By Andrea McCann Times Sentinel Managing Editor
Zionsville Times Sentinel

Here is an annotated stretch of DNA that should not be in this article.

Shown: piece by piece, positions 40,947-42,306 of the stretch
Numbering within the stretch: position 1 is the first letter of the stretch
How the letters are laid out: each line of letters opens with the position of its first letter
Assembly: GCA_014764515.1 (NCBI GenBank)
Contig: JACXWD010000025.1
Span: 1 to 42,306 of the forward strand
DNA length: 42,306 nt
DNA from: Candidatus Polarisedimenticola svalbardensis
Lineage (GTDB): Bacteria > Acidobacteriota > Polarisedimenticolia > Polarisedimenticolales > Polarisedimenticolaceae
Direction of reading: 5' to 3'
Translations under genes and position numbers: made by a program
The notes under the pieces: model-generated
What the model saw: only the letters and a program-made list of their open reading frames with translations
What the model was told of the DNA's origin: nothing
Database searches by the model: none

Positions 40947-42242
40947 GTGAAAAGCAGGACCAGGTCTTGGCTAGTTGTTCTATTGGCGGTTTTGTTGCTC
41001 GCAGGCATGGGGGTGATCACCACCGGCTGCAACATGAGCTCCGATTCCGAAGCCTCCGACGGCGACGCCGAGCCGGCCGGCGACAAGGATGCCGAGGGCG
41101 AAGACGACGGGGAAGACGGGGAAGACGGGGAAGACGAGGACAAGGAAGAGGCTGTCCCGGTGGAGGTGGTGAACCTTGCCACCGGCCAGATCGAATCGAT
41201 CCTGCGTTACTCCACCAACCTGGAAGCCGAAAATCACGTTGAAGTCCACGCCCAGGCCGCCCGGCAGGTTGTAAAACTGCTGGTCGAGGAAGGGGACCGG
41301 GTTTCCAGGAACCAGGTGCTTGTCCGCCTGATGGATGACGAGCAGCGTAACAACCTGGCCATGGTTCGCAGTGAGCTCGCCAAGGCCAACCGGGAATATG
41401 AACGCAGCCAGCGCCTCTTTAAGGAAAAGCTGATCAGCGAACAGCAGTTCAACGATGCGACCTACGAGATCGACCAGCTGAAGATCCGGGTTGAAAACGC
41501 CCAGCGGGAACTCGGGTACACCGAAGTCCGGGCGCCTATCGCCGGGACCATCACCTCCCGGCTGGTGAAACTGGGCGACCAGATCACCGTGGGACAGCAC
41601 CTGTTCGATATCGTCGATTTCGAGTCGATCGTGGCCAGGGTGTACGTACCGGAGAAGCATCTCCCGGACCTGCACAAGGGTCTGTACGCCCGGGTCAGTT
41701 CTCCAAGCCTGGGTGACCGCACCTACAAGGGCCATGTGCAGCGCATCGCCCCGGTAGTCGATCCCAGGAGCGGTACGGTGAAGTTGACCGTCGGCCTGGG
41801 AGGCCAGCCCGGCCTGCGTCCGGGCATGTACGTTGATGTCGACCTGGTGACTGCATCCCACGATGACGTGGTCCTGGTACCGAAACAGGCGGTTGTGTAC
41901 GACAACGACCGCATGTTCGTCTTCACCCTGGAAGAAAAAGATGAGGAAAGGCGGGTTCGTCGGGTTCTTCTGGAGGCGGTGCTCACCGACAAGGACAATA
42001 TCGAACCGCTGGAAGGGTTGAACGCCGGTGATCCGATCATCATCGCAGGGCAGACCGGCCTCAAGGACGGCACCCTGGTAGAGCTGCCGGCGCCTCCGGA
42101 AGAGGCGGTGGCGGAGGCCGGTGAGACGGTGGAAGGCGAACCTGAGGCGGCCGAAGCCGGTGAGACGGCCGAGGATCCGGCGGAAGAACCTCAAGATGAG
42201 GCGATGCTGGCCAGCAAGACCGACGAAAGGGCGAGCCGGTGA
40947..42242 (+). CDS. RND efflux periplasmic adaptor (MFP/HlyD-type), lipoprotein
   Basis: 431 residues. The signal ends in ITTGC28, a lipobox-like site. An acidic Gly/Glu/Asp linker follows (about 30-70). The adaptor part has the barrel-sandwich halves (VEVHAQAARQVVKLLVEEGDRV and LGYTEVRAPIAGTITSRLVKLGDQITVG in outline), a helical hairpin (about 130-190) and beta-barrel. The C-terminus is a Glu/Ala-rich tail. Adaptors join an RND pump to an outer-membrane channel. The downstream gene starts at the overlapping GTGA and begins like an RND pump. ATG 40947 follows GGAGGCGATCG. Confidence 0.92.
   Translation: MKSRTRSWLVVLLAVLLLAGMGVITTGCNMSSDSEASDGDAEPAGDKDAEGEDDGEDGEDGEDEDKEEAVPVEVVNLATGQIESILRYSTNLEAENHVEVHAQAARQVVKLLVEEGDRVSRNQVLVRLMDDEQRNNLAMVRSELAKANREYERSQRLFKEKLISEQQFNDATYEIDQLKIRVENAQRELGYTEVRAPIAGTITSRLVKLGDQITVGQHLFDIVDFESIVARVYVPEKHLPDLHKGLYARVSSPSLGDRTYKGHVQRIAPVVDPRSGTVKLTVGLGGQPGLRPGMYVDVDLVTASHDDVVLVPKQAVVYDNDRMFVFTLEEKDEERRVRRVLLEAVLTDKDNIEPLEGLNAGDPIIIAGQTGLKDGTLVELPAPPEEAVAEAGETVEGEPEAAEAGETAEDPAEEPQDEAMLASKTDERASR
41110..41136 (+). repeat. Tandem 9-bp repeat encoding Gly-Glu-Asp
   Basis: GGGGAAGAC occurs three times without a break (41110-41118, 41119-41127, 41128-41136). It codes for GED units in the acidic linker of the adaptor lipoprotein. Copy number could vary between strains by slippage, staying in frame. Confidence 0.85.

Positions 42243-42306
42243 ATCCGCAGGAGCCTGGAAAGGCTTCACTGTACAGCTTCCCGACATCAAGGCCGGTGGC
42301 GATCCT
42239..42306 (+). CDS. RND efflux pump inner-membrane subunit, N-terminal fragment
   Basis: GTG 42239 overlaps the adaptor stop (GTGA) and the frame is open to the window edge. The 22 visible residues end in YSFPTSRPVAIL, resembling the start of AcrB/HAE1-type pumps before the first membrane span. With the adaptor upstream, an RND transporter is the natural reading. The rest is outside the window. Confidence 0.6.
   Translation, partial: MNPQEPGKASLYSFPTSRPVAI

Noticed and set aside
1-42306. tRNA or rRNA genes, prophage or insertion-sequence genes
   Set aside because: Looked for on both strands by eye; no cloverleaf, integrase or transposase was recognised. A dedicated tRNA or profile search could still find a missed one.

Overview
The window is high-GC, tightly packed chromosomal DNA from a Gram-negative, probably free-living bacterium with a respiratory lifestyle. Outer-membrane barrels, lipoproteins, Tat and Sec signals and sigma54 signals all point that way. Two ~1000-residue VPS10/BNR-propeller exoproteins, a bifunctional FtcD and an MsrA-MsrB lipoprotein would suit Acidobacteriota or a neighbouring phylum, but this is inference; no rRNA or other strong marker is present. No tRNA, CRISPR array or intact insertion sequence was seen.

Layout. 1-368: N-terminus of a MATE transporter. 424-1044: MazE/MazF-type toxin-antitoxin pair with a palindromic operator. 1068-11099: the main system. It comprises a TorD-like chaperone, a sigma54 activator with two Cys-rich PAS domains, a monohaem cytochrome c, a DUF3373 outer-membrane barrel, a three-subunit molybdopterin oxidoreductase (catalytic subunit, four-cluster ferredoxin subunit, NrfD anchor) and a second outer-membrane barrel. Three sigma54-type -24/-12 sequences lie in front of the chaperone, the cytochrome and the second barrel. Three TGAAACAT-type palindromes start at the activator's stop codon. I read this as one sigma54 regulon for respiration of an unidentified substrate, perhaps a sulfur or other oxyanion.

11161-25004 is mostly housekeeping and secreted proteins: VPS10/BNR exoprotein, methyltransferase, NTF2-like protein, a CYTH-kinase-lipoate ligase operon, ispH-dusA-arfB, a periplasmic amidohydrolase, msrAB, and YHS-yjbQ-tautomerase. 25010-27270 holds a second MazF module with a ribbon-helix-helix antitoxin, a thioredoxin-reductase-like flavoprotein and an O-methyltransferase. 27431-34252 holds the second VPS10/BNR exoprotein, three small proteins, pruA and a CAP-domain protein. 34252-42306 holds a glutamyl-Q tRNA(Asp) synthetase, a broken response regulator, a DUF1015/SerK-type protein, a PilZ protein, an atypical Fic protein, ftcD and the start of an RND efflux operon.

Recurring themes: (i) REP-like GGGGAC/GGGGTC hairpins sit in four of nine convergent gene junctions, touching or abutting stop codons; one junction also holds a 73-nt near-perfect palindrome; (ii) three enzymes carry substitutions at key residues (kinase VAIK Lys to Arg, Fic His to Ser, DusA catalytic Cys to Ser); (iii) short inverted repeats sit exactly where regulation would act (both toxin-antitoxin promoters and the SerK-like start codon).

---- — As Zionsville has grown and changed, one thing has changed little: Bentley Zionsville has anchored the block on First Street between Sycamore and Hawthorne streets since 1969. Though both the façade and the name have undergone some changes through the years, the business has been going strong at that location under the guidance of the Albers family for 44 years. However, Bentley Zionsville actually is celebrating its 50th anniversary in business this year, having been founded in 1963 in Indianapolis. "My dad used to work for a dealership in Indianapolis — It was a Rolls-Royce/Bentley dealership — in the late 50s, early 60s," explained Greg Albers, who now runs Bentley Zionsville with his brother, Mark. Hermann Albers began his career there as a technician, Greg said, and was quickly promoted to service manager. He retained that position until the dealership ceased operation in 1962. At that time, Hermann began servicing the cars of the former dealership's customers and, in May 1963, established an authorized Rolls-Royce and Bentley repair facility on 46th Street in Broad Ripple. As his reputation for quality service grew, in 1964 he moved the business to a larger building on 54th Street. Then, according to Greg, in 1968, Rolls-Royce and Bentley Motorcars announced they would discontinue factory authorized service centers and install a dealer franchise network. Hermann was offered the opportunity to be the Indianapolis-area franchise dealer. In need of more space and with limited funds, he eventually found a building in Zionsville that had housed a welding company. It needed extensive work, but Hermann believed with the completion of I-465 around Indianapolis, Zionsville would be an ideal location with easy access to Indianapolis. The building was transformed into Albers Rolls-Royce, and Hermann began doing business as Indiana's only Rolls-Royce and Bentley dealership. Greg joined his father at the dealership part time in 1976 and full time in 1981. Mark began part time in 1978 and went full time in 1984. Greg said Hermann wouldn't let his sons become vested in the business for eight years because it's such a responsibility and he wanted them to be sure of their commitment. "Mark and I worked with him about 20 years full time, and part time before that," Greg said, adding that Hermann eventually relinquished the day-to-day responsibilities to the brothers but continued to go to the office every day and manage it until his death — at work — in 2002. "It's where he would've wanted to pass away," Greg said. By 1988, Albers Rolls-Royce was named the largest dealer of genuine Rolls-Royce and Bentley parts in the world. The same year, the Albers family expanded the dealership, creating the area that now houses service and parts. Then, in 1999, Rolls-Royce and Bentley Motorcars was sold in an unusual and complicated way, and in 2003 the companies split. Due to space constraints and access to heritage parts, the Albers dropped the Rolls-Royce line and remained exclusively a Bentley franchise. Now Bentley Zionsville, the brothers added showroom space in 2005, creating the current façade. The business is three-pronged: They sell cars and provide service and parts. See Wednesday's Times Sentinel for the full story.